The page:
Assistant Professor Olakunle (Kunle) Alonge has been with the Health Systems Program for four years, from when he joined in January 2013 as Assistant Scientist. In that time, he has taught implementation research and practice, and has focused his work on approaches to strengthening health systems, injury epidemiology, and evaluating the impact of child injury interventions.

Prior to coming to Johns Hopkins Bloomberg School of Public Health (JHSPH), Kunle attended medical school at the University of Ibadan in Nigeria. He served as the district health manager and medical director under the Ministry of Health in Bayelsa State in south Nigeria for four years, where he coordinated and oversaw the delivery of primary health care services.

When Kunle originally came to JHSPH to get his master’s, he focused on epidemiology and biostatistics. His priority was to get a thorough understanding on how to best do public health research. Upon getting his master’s, he served as county health manager and medical coordinator in Liberia, and later returned to working with JHSPH, joining the Hopkins team in Afghanistan. In Afghanistan, he assessed the performance of the health system and provided monitoring and evaluation services for technical assistance in strengthening health activities and research.

Kunle came back to the United States to get his PhD degree in the Department of International Health at JHSPH. In addition to serving as assistant scientist for the Health Systems Program, he also joined the Johns Hopkins International Injury Research Unit (JH-IIRU), housed within the Program. He managed JH-IIRU’s program in Bangladesh on child drowning and worked on measuring and quantifying the burden of childhood injuries and likely interventions.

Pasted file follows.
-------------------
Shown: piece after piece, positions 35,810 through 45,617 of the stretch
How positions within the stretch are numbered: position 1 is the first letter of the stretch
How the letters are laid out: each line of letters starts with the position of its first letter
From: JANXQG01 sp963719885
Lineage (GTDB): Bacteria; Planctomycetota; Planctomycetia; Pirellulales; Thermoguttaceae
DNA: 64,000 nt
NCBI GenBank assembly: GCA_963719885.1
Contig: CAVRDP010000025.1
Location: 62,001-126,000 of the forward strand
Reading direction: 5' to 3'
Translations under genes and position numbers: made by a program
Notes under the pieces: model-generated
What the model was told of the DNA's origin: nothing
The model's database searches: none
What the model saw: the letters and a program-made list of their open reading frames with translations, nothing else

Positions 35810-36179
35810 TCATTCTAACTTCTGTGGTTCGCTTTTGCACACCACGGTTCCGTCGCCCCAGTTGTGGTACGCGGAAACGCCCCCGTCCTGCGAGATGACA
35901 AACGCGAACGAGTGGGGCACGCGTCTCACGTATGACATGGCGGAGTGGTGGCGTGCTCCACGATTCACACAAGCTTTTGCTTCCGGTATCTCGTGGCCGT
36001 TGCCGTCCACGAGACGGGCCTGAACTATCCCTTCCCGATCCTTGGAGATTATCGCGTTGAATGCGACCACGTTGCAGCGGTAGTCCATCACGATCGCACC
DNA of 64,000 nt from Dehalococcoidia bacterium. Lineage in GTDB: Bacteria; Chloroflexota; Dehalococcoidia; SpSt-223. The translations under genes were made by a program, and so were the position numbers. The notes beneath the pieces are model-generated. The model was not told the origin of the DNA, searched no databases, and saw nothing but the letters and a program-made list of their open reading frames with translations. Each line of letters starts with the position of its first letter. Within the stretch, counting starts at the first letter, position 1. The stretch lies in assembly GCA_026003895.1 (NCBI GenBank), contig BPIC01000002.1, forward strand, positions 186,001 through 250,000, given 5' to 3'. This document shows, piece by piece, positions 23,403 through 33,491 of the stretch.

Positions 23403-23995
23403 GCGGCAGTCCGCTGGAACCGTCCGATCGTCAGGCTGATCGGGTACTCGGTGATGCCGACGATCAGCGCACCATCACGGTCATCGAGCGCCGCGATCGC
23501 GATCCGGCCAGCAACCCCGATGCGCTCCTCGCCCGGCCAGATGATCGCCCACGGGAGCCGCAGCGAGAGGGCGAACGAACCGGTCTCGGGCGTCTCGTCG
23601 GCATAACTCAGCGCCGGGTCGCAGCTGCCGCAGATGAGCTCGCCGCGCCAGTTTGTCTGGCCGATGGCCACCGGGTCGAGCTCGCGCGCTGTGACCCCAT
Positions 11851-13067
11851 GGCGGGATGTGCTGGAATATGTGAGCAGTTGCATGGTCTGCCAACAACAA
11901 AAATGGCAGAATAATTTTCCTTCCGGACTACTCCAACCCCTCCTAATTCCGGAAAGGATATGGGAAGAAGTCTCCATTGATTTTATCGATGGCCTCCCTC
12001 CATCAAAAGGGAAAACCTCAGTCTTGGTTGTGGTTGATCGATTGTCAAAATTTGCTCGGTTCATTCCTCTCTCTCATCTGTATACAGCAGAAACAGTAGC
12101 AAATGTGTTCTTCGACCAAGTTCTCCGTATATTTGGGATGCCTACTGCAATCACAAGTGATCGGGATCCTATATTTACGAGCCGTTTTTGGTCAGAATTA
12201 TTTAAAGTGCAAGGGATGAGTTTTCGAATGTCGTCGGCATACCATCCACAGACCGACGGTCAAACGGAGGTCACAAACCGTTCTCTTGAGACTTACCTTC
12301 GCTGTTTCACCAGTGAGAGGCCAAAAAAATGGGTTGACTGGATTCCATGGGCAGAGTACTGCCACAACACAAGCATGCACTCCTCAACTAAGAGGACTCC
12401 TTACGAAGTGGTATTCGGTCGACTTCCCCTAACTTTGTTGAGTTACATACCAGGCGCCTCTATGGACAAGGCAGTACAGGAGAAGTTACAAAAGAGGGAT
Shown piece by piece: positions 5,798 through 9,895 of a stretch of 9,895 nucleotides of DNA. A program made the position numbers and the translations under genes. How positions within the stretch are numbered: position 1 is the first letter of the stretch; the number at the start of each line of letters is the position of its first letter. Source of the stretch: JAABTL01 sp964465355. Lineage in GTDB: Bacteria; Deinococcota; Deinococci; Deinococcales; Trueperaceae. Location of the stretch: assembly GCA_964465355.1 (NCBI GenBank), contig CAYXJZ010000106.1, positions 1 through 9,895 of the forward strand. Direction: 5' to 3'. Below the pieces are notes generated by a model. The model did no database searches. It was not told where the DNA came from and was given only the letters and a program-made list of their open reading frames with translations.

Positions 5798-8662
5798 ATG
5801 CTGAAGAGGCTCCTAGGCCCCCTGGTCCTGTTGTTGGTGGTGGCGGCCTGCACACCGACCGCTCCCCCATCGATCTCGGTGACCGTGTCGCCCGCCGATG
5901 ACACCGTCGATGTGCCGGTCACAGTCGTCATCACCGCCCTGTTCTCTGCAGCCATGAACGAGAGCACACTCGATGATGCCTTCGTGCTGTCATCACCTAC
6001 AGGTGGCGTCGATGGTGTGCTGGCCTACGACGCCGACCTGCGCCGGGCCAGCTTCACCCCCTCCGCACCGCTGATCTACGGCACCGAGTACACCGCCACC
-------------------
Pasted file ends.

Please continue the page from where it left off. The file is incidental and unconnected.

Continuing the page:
Currently, Kunle works mainly in three areas within the Health Systems Program: conducting research on implementation science, health systems strengthening strategies, and child injuries; teaching courses on implementation research and practices, health systems in low- and middle-income countries, and child injuries (confronting the burden of injuries, summary measures of population health); and providing mentorship and service for students in the Program by advising master’s students and serving as co-coordinator for the Master of Science in Public Health (MSPH) program. Kunle is also co-director of the school-wide DrPH concentration in health equity and social justice, and serves as the section editor for the health systems section of the Journal of Health, Population and Nutrition.

Kunle hopes to continue to develop his skills in implementation science and evaluating complex interventions. His primary focus is on studying how to implement and evaluate health systems strengthening and child injuries interventions. He also aims to continue studying issues around access to health care, health equity and improving child health. Going forward he wants to continue making a difference in people’s lives by developing a body of work in implementation science, a body of work in systems science, and a body of work in child injuries. Read more about his work in his faculty profile